Borderless Working: 4 Critical Capabilities
By Terence Brake, Head of Learning & Innovation, TMA World
Visualize a game of soccer. It’s nearly kickoff time and two teams with 11 players are facing each other on a field bounded by white lines. Goal posts are positioned at each end of the field, and other white lines mark the halfway point and penalty areas. Players line up on the field depending on the role they play—defense, midfield, and attack. The crowd around the field is electric with tension as they wait for the kickoff. The referee makes a final check that all is in order for the game to begin, and the whistle blows.
Now imagine the scene at kickoff if all the white lines disappeared. Not only that, but the goal posts keep moving, and other teams with an unlimited number of players are able to come onto the field and play. Anyone from the crowd also can join the game at any time. Multiple referees also can take part, each one playing by a different set of rules. All of these participants don’t have to be on the physical field to play, they also can take part on the game’s virtual field.
In this fantastical scenario, we have the new business game: boundaries disappearing, constant and unpredictable change, new competitors emerging all the time, unpredictability, complexity, and staggering ambiguity. To succeed in this new world, organizations must learn to be agile, innovative, technologically smart, and highly adaptable.
What about the people working in these organizations? They can be called upon to work with anyone, anywhere, at any time, and from any device—across a city, country, or even across continents.
Besides working in this environment, I recently wrote a free e-book on the new borderless workplace (available for download at www.tmaworld.com). During my reflections and research for the book, I found that four capabilities were critical to being effective in this new world of work:
- Matrix working: Performing well in complex organizations. There is a bewildering array of organizational structures in business today with a variety of names, e.g., latticed, multidimensional, and networked. Many of them integrate some form of matrix, requiring an expansive mindset, as well as a range of demanding personal and social skills, such as self-management, polarity thinking, and conflict management and negotiation.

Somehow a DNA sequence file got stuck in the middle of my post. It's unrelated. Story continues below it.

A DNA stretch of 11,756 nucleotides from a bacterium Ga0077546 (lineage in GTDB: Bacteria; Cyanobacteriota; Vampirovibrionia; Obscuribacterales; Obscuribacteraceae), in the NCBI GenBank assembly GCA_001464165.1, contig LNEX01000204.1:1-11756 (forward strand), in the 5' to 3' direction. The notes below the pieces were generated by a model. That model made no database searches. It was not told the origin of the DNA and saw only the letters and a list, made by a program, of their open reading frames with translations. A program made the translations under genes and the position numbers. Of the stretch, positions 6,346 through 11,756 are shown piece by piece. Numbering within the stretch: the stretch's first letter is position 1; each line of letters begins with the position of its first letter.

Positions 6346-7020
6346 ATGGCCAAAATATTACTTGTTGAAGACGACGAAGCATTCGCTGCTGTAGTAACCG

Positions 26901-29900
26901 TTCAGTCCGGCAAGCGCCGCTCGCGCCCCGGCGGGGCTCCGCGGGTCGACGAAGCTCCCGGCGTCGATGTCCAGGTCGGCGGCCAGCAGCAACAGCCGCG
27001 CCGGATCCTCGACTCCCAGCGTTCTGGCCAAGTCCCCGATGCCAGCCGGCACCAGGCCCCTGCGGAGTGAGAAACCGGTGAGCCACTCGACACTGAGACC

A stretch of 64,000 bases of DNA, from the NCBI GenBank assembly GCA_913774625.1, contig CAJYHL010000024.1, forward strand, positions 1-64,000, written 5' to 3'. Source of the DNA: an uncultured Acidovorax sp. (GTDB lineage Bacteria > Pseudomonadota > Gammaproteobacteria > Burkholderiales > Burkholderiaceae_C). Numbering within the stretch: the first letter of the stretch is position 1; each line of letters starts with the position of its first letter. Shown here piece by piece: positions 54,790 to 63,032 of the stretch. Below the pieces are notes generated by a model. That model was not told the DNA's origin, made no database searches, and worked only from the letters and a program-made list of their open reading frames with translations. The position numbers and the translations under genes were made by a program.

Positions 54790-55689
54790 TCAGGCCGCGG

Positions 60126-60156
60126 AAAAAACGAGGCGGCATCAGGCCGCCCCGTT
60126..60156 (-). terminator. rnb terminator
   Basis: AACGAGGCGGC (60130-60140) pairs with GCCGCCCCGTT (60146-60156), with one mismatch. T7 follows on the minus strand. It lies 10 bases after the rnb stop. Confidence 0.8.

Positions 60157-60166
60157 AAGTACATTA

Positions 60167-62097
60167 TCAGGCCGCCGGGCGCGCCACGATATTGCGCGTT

- Borderless collaboration: Working well with others—often virtually—across internal and external borders to co-create something no individual could have created alone. Leveraging talent within cross-border collaborations is now an integral component of competitive advantage. Unfortunately, cross-border collaboration often fails to deliver because of a lack of awareness of the inevitable challenges such as isolation, fragmentation and confusion, and the necessary countermeasures needed to get results.
- Digital fluency: Making the most effective use of new communications and collaboration technologies. For many of us, our workplace is a computer and the digital connections it enables. Typically, the main digital fluency challenge is not learning the technical skills for using the technology, but the media skills for getting the best out of each technology, e.g., being engaging, understandable, and persuasive.
- Cultural intelligence: Working inclusively with individual and group differences. Value and style differences are inevitable in a workplace that cuts across national, organizational, and professional cultures. The challenge is not to eliminate differences, but to apply different strategies for managing them most effectively and creating value from them. Strategies can include adapting, blending, co-creating a shared culture, and dividing (you do it your way and we’ll do it ours because our differences don’t have a negative impact on our results).
In this monthly online column, I’m going to explore the borderless workplace with you: our ability to work with anyone, anywhere, at any time, and from any device.
As a starting point, think honestly about how well you demonstrate a borderless way of thinking and doing. As always, self-awareness is the pathway to growth, and asking questions is the gateway to the path. Here are seven questions to get you started:
- Do I invest time in networking beyond my current work boundaries?
- Do I share my knowledge and ideas with others, freely?
- Do I stay open to learning from anyone, anywhere?
- Do I create shared understandings across borders?
- Do I build and maintain trusting relationships over distances through technology?
- Do I practice both/and versus either/or thinking?
- Do I collaborate effectively on virtual teams?
It would be great to hear your thoughts; please contact me at firstname.lastname@example.org.
Terence Brake is the head of Learning & Innovation at TMA World (www.tmaworld.com), which provides blended learning solutions for developing talent with borderless working capabilities. He is also the author of e-book “The Borderless Workplace.” Visit http://www.tmaworld.com/e-book-series/ to download a free copy.